Neon images float before me. What is seeing? My eye? My brain? Residual memory of the view I’ve just had of the mountains? These images aren’t impressionist. They’re crisp, modern, brilliant. Fuchsia drifts like a cloud from the left into the center. Above it cobalt. Two rectangles, turquoise and pink, sit in front of what must be Dr. Cutter’s eyes. They seem to move in and out of his eye sockets, then into his skull. It would be terrifying if it weren’t like the trips I used to take in my LSD days. The cobalt and fuchsia turn to gold the shape of the Cascades. Dr. Cutter’s skull and eye sockets look like Munch’s The Scream except for the brilliance of the flattened pink and turquoise marshmallows moving in and out to the rhythm of his scalpel. To the right of my vision field, I see the orange beak of a cardinal and realize that what I’m seeing is what I have seen. A dream image imprinted in technicolor.

A beak sucks color from my eyes
A rainbow straw
screaming neon into Munch’s eye sockets

Too soon, Dr. Cutter says, “That’s it. It all went perfectly.” He removes the clamps from my eye and leaves the room. Someone wheels me back into my cubicle and draws the curtain to close me in. I blink and the room comes into sharp focus. I know that the surgery has been successful, that my right eye is doing the work my left myopic one can’t. I want to take the trip with my left eye now.

Dr. Cutter comes in. His mask is gone and I can see him clearly. “It all went perfectly,” he says. “Textbook. You feel okay? No nausea? No dizziness?”

“It was extraordinary,” I say.


“The colors. Like a neon lava flow.”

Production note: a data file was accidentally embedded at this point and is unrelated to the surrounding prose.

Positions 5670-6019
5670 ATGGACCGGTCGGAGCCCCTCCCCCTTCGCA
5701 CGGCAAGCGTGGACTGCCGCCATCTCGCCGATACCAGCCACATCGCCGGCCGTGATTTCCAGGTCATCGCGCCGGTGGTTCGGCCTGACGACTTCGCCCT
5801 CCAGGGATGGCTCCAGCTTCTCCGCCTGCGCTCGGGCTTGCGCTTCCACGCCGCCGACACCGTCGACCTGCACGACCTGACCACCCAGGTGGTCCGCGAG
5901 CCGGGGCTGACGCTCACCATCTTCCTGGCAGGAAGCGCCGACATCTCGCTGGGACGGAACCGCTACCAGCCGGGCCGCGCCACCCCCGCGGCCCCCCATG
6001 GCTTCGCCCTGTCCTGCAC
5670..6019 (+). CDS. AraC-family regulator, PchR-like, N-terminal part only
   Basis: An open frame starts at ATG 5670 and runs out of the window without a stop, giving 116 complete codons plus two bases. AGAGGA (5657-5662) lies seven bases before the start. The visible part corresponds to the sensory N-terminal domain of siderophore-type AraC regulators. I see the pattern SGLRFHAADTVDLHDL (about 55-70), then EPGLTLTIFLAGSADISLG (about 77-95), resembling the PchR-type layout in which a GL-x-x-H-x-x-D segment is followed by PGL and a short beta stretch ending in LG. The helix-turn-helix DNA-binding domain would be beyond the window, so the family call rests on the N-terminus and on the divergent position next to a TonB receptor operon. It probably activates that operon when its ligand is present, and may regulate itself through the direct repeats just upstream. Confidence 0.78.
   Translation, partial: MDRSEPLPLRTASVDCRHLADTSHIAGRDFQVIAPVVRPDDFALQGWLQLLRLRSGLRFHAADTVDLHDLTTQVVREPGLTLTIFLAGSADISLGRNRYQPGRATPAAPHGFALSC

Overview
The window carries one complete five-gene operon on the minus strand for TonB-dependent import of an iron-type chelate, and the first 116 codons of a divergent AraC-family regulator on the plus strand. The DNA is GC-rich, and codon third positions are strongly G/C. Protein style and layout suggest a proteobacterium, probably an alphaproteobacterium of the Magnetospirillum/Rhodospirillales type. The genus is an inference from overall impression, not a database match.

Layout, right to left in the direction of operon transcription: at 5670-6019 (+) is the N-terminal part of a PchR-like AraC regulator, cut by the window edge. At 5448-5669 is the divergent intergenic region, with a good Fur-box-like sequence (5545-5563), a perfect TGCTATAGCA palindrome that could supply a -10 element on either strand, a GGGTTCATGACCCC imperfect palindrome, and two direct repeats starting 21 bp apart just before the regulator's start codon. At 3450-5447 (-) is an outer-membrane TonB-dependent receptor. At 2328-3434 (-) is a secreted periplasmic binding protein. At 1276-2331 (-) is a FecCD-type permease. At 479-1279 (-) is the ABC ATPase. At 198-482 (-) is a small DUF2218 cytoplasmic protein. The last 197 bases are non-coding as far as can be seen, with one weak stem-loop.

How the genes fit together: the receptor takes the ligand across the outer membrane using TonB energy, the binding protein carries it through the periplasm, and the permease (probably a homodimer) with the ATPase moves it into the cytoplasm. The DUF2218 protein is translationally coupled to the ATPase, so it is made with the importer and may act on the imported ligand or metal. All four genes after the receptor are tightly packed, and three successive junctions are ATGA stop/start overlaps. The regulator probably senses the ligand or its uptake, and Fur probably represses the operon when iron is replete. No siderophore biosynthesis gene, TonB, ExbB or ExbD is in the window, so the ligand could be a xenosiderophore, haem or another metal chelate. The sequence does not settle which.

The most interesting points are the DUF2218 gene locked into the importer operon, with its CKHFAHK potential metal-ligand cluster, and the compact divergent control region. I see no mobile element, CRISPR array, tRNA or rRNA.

“Best image I’ve heard. You sound like a poet.”

“I am,” I say.

“A physician poet? I heard Dr. McArdle call you Dr. West.”

“PhD in literature, I’m afraid. Dr. McArdle’s name sounds familiar. Do you know where she went to school?”

“I don’t. Back East somewhere.” He reaches out to shake my hand. “See you tomorrow for the post-op. Maybe you can write me a poem about what you saw. I’ll add it to my collection. Yesterday someone gave me a painting. Always happy when the trip is good.”

He leaves the cubicle, drawing the curtain behind him.

I’m still struggling to remember where I’ve seen Dr. McArdle before when she comes in. She’s removed her mask and with my right eye I recognize her face. The strawberry mark over half of her right cheek.

“Dr. West,” she says. “We meet again.”

“Yes,” I say.

“Still staring at my birthmark, I see.”

“No, I’m only half-seeing anyway.”

“Better than how you saw when I was in college. Don’t go anywhere. I’ll be back to take out the IV.”

She leaves the room, drawing the curtain. I wonder why she doesn’t leave the IV to the nurse. While I wait for her to return, I think about what happened. Jaimie McArdle had been difficult all semester, challenging every interpretation that didn’t jive with her skewed view of the world. I lost patience the day we were discussing “The Birthmark.” She insisted that Hawthorne’s Aylmer was right to remove his wife’s birthmark. Science triumphs even if a few people like Aylmer’s wife die in science’s experiments.

I should never have said what I did in front of the class. “And what profession do you plan to pursue, Ms. McArdle? May I suggest anesthesiology? It’s a good soporific.”

Someone in the class asked for a definition. “Soporific,” I said. “Sleep inducing. Hawthorne’s point. Aylmer’s potion brings the sleep of death to his wife, but he’s the one who’s been asleep while he tries to play God.”

I can still see McArdle spring from her chair, pointing to her own birthmark and saying, “You all avoid looking at my face.” In a line that could have been straight out of Hawthorne, she said, “Would that any one of you could remove this mark.” She stormed from the room. I laugh now to see how she became the anesthesiologist I suggested. A good choice, no doubt. Someone who doesn’t interact with patients, who only puts them to sleep.

Jaimie McArdle returns, her eyes squinting so the birthmark puckers into a sinister line like the grin of the Cheshire cat. She takes something out of her pocket and I watch her insert it into the tube on my wrist

I hear her say, “Just one last soporific, Dr. West.”